• The implant is a small, flexible rod about the size of a matchstick that is inserted under the skin of the upper arm.
    • It contains etonogestrel, a synthetic form of the hormone progesterone, which is gradually released into the bloodstream over a period of up to three years.
    • The implant is radiopaque, meaning it can be detected on an X-ray, which helps with its proper placement and removal.
  • Effectiveness:
    • Nexplanon® is one of the most effective forms of contraception, with a failure rate of less than 1%.
    • It provides continuous pregnancy protection for up to three years, making it a convenient option for those who prefer long-acting birth control without the need for daily pill administration or frequent visits for injections.
  • Mechanism of Action:
    • The implant primarily works by preventing ovulation, the release of an egg from the ovaries, thereby inhibiting pregnancy.
    • It also thickens cervical mucus, making it difficult for sperm to reach the egg, and thins the uterine lining, reducing the likelihood of implantation.
  • Insertion and Removal:
    • The Nexplanon® implant is inserted by a healthcare provider during a simple outpatient procedure. Dr Williams has special training and expertise in inserting and removing the implant.
    • Local anesthesia is used to numb the area before the implant is placed just under the skin of the inner side of the upper arm.
    • Removal is also performed by a healthcare provider and involves making a small incision to locate and remove the implant.
    • The procedure is relatively quick and straightforward, usually taking only a few minutes.
  • Benefits and Considerations:
    • Highly effective contraception: Nexplanon offers reliable and reversible birth control.
    • Convenience: Once inserted, there is no need for daily administration or frequent visits for contraceptive maintenance.
    • Reversibility: Fertility generally returns quickly after the implant is removed.
    • Side effects: Common side effects include changes in menstrual bleeding patterns, such as irregular bleeding, spotting, or even absence of periods. Other possible side effects include headaches, mood changes, breast tenderness, and weight changes.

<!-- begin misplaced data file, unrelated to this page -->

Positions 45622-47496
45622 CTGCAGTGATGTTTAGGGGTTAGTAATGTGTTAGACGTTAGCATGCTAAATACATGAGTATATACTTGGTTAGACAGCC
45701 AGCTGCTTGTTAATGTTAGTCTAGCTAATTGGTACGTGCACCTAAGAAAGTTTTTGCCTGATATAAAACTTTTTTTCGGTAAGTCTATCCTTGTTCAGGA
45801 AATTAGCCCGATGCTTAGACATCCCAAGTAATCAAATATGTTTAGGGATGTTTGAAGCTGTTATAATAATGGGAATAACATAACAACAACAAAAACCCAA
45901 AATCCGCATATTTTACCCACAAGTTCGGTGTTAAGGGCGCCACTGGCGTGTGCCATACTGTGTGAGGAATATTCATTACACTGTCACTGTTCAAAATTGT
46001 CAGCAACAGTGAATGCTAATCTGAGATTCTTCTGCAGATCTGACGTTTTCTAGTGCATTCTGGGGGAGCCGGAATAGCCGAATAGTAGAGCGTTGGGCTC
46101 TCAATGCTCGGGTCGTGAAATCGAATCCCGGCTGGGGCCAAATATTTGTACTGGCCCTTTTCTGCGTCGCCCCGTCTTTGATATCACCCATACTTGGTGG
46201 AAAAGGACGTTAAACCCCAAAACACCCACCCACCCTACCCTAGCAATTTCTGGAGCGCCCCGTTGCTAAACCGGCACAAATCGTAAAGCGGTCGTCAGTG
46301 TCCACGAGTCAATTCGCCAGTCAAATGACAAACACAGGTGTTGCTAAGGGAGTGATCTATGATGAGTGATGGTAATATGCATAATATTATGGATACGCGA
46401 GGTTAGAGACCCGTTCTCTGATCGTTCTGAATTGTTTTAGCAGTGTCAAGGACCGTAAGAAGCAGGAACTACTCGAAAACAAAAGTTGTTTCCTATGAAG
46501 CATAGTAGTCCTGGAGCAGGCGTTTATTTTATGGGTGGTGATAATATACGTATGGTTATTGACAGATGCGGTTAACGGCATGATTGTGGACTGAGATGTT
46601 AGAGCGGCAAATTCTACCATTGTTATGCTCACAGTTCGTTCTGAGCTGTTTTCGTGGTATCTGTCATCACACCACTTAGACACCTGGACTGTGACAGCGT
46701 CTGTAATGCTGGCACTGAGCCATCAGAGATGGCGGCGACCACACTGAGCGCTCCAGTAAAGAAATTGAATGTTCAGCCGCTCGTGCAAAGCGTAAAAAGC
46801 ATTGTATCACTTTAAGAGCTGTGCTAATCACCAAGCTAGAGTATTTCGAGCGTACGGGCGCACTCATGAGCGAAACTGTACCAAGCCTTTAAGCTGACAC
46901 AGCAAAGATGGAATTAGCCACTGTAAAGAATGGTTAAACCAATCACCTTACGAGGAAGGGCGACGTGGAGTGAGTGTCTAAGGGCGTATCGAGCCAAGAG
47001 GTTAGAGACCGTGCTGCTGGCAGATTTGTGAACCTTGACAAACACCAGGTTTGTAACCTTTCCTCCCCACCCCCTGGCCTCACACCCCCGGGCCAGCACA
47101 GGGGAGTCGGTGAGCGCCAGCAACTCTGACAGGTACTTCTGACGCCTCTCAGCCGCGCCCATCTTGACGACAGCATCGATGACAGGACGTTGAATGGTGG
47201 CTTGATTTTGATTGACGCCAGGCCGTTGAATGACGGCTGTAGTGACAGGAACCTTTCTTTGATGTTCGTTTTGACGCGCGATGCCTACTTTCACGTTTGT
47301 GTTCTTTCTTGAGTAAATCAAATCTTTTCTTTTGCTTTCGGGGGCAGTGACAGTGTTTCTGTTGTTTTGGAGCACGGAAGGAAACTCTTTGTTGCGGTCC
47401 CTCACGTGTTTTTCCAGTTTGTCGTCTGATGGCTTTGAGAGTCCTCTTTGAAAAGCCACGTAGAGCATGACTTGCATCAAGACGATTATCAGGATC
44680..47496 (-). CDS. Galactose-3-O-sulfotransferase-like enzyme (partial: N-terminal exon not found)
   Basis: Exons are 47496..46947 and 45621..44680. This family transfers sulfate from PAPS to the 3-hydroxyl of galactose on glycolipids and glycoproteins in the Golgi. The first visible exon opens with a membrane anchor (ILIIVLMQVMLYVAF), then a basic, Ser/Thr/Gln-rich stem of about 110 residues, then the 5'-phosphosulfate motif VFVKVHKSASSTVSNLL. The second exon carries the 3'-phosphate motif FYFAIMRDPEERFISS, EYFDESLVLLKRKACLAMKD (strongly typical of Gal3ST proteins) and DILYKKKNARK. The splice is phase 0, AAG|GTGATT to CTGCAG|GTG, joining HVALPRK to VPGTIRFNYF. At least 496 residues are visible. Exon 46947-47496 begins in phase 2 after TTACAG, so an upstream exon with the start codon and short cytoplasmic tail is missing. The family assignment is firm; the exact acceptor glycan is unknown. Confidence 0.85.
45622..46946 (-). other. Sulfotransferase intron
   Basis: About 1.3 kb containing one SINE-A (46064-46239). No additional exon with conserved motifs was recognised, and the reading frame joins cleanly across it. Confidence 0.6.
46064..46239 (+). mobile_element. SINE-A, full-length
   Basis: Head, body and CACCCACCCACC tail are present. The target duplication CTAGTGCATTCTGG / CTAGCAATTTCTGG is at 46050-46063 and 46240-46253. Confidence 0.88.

An intrauterine device (IUD) is a small, T-shaped contraceptive device that is inserted into the uterus to prevent pregnancy. It is a highly effective and long-lasting form of birth control. Here are some key points about IUDs:

  • Types of IUDs: There are two main types of IUDs available:
    • Copper IUD: This type of IUD is made of copper and does not contain hormones. It works by creating an inhospitable environment for sperm, preventing fertilization. Copper IUDs can be used for up to 10 years, depending on the specific brand.
    • Hormonal IUD: This type of IUD releases a progestin hormone called levonorgestrel. It works by thickening cervical mucus, thinning the uterine lining, and sometimes suppressing ovulation. Hormonal IUDs are effective for 3 to 8 years, depending on the brand.
  • Both copper and hormonal IUDs are highly effective at preventing pregnancy. Their effectiveness rates are over 99%, making them one of the most reliable forms of contraception available.
  • IUD insertion is typically done by a healthcare provider during a pelvic examination. The procedure is usually quick and can cause some discomfort or cramping. Local anesthesia may be used to minimize discomfort, if needed.
  • Depending on the type of IUD, it can be left in place for several years. Copper IUDs can be used for up to 10 years, while hormonal IUDs can be effective for 3 to 8 years. After the recommended duration, the IUD should be removed or replaced.
  • While IUDs are generally safe and well-tolerated, some women may experience certain side effects, including:
    • Irregular bleeding or spotting: This is common during the first few months after IUD insertion, but usually resolves over time. Hormonal IUDs may also lead to lighter periods or even stop menstruation in some cases.
    • Cramping and discomfort: Some women may experience mild to moderate cramping or discomfort after IUD insertion. This typically subsides within a few days.
    • Expulsion: In rare cases, the IUD may be expelled from the uterus. It is important to check the position of the IUD periodically to ensure it is still in place.
    • Perforation: Rarely, during insertion, the IUD may perforate the uterus. This is a serious complication but occurs very rarely.
    • Infection: IUD insertion slightly increases the risk of pelvic infection, particularly in the first few weeks after insertion. This risk is minimized with proper insertion techniques and following post-insertion guidelines.
  • In addition to pregnancy prevention, hormonal IUDs may have non-contraceptive benefits such as reducing menstrual cramps, improving symptoms of endometriosis, and reducing the risk of certain uterine conditions.

It’s important to discuss all of your options with a healthcare provider to determine which is the right contraceptive choice for you.